The "PUSH" effect (reduction of rider inputs) was harder to test and is more down to rider feedback. I tried some wally riding (standing up on the pedals and hammering away like a nutball) and naturally there was no chance of the shock ironing all that out; but it did feel better. The test, however, is rather pointless because I never ride like that anyway.

I did a gentle ride over flat ground versus a hard pedalling ride (staying in seat and riding properly) and there seemed very little difference in the travel used up on the shock, which would seem to be a rather unscientific way of proving that the PUSH damping was working. If not, the heavy effort would have shown more travel on the shock. Hey, I'm no John Whyte but that's the best I can come up with.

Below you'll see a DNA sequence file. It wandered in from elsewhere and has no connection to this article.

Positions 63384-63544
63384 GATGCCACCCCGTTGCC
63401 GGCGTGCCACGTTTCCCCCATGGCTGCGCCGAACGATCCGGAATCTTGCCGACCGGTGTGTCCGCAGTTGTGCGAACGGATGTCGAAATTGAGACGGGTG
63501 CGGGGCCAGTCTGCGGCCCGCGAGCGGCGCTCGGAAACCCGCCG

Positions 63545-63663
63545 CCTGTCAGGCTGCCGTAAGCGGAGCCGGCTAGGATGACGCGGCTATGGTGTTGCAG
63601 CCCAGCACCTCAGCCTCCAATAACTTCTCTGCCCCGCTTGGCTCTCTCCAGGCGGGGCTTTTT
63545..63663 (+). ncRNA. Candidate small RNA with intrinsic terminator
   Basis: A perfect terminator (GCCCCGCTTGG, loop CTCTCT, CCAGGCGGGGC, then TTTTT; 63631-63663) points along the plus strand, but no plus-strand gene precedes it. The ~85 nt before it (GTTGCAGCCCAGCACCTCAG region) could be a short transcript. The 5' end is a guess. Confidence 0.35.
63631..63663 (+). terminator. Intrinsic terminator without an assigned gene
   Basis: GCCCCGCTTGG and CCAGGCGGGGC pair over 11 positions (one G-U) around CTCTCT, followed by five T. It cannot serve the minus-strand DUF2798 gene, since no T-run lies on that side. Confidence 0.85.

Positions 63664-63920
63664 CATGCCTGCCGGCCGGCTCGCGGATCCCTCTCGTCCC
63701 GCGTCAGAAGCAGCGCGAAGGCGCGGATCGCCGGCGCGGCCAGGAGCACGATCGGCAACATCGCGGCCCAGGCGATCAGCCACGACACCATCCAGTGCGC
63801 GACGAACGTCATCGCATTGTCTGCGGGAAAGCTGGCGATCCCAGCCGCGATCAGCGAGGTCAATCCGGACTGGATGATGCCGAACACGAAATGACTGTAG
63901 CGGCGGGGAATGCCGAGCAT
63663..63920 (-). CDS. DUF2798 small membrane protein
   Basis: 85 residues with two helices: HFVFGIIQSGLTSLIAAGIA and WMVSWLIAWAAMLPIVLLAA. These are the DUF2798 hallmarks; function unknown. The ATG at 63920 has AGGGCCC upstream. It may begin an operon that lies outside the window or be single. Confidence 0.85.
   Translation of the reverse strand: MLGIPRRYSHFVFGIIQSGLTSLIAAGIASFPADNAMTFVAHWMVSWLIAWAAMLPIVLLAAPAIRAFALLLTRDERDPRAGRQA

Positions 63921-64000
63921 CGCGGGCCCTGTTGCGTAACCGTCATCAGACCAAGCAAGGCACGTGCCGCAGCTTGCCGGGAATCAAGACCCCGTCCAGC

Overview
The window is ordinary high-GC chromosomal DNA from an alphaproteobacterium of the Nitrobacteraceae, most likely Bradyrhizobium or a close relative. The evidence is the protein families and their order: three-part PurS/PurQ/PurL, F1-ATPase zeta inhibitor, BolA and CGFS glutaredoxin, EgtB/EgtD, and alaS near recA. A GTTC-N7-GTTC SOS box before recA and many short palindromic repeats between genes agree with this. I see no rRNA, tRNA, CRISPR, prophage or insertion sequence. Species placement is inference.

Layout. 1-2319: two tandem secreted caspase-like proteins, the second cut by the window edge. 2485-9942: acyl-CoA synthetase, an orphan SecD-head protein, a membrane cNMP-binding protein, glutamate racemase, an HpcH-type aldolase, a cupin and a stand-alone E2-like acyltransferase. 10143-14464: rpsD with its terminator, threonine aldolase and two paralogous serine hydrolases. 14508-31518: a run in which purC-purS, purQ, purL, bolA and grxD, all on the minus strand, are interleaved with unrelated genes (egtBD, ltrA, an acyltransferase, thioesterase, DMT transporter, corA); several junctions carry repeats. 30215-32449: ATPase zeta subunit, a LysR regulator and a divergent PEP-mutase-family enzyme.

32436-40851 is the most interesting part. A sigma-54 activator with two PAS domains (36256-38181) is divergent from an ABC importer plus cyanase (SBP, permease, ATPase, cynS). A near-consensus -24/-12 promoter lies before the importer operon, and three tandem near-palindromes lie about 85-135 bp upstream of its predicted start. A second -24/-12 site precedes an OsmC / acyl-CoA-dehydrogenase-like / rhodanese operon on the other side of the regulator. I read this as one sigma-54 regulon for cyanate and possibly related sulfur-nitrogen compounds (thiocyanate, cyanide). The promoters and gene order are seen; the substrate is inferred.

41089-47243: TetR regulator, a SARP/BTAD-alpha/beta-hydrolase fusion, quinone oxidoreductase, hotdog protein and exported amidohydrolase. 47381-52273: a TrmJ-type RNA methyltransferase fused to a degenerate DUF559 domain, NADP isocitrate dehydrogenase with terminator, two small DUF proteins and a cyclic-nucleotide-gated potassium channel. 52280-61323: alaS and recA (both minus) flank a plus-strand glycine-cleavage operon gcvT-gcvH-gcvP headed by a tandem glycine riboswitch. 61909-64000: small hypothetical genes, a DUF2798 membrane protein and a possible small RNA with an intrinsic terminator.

The PUSH upgrade itself costs £45 and most of the time the guys will only undertake the work as part of a full service (£75) - this I had done at the same time anyway, so the total bill came to £120. It seems a little steep but the PUSH-aspect itself is worth the money. If your shock is in perfect condition, the service wouldn't be necessary ofcourse.

All in all, money well spent if you have a bike with a non-PPD shock. Who needs Horst linkages (clearly Turner don't!). TFT's service is impeccable, quality of work is excellent and turn-around most impressive. Go on; push the boat out ....